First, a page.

“Low-income food-deficit countries have been hit hard by high food prices in recent years. The people most affected by higher food prices are net food buyers, depending on the extent to which international price movements are transmitted to domestic markets. Net food buyers are urban residents and small farmers, fisherfolk, foresters, pastoralists and agricultural labourers who do not produce enough to cover their needs. Producers who are net buyers in value terms have also been affected because they sell at the time of harvest in order to finance essential needs and buy back at a higher price later in the year. The primary beneficiaries of higher food prices are those who have been holding food stocks and are now able to sell at a high price. Potential beneficiaries are commercial farmers and other operators within food value chains, provided high world prices are transmitted to them throughout the value chain. While commercial farmers will be hurt by rising fertilizer prices, they stand to benefit on balance because the costs of fertilizer usually make up a relatively small (although growing) percentage of the gross revenue from production. In planning country-level actions, it is essential to tailor the response to the specific conditions of the country and the situation of different stakeholders concerned. Since the situation can vary from country to country, one size fits all strategies are not effective; they have even been counterproductive in many cases.”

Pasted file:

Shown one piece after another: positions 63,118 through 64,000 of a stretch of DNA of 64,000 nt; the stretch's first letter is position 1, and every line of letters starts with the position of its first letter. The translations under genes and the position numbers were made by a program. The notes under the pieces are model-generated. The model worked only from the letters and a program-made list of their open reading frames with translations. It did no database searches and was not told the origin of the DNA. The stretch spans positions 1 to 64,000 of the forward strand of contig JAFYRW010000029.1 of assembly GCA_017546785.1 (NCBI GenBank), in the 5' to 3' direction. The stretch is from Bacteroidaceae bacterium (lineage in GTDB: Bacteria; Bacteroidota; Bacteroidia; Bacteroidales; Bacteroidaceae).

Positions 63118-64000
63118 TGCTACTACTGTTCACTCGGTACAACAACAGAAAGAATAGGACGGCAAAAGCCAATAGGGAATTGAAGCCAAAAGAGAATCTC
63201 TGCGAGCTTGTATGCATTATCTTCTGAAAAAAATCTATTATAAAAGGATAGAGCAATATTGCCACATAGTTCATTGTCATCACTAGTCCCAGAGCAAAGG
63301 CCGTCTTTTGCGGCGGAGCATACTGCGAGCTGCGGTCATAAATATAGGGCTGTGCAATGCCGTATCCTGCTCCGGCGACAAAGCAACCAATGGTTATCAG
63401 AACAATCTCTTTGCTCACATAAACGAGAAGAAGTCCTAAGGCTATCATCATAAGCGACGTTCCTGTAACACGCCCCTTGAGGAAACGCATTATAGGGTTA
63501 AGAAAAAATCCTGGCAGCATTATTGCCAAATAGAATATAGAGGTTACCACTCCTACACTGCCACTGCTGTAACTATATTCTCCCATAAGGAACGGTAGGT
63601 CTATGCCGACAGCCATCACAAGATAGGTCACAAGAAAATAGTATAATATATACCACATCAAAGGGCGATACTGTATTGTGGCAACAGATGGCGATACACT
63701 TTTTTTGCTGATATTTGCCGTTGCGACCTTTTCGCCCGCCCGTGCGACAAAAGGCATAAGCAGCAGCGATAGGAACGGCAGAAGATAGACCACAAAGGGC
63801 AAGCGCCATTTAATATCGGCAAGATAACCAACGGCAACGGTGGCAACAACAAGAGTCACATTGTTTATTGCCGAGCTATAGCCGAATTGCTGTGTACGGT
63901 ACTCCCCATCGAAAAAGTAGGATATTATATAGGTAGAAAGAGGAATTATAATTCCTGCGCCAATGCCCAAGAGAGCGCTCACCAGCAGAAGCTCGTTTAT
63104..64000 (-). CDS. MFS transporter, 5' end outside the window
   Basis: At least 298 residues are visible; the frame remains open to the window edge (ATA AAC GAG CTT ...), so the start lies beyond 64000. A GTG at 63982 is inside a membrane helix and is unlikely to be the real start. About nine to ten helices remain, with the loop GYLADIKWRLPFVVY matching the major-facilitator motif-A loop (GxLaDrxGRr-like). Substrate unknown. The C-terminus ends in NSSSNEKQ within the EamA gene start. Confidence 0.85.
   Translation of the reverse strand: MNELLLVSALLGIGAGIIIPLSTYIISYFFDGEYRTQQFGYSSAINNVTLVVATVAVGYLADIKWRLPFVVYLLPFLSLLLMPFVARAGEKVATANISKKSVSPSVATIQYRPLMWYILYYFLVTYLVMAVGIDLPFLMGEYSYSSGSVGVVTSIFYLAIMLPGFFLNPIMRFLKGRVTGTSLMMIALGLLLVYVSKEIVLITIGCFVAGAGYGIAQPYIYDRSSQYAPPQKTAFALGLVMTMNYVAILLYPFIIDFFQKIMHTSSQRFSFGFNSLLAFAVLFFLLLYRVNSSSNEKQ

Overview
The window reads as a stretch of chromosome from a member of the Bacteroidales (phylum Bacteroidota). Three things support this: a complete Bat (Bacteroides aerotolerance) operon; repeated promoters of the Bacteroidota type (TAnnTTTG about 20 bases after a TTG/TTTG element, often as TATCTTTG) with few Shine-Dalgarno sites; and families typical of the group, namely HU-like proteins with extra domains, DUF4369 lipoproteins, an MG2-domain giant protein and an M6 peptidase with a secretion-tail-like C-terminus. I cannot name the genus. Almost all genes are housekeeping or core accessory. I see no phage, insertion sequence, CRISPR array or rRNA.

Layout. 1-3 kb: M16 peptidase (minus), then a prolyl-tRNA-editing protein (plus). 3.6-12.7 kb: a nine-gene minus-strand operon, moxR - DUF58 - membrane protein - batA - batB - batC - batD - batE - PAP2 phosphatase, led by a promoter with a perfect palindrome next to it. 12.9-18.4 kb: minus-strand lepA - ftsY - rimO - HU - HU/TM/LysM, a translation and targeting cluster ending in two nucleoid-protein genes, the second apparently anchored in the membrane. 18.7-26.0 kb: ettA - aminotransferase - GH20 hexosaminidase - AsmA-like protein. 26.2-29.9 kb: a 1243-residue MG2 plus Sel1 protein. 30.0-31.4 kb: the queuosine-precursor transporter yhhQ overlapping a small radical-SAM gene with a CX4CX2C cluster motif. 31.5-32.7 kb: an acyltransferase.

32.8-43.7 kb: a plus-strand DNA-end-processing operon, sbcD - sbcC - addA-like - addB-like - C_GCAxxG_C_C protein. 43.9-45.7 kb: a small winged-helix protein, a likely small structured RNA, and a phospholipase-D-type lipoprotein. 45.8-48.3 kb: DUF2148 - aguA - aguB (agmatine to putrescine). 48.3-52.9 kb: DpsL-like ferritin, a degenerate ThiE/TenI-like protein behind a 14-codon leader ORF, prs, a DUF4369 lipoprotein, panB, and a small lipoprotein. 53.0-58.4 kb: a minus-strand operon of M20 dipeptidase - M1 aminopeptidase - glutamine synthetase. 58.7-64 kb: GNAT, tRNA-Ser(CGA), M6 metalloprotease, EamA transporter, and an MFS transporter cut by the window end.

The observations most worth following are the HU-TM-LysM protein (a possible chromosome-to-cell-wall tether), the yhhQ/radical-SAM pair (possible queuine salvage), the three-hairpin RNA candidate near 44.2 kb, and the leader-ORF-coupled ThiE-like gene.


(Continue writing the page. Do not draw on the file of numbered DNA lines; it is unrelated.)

Sabrina is the also the solo Editor/Publisher and Founder of LLRX.com® – Legal, technology and knowledge discovery resources on the “moving edge” for Librarians, Lawyers, Researchers, Academic and Public Interest Communities – launched in 1996.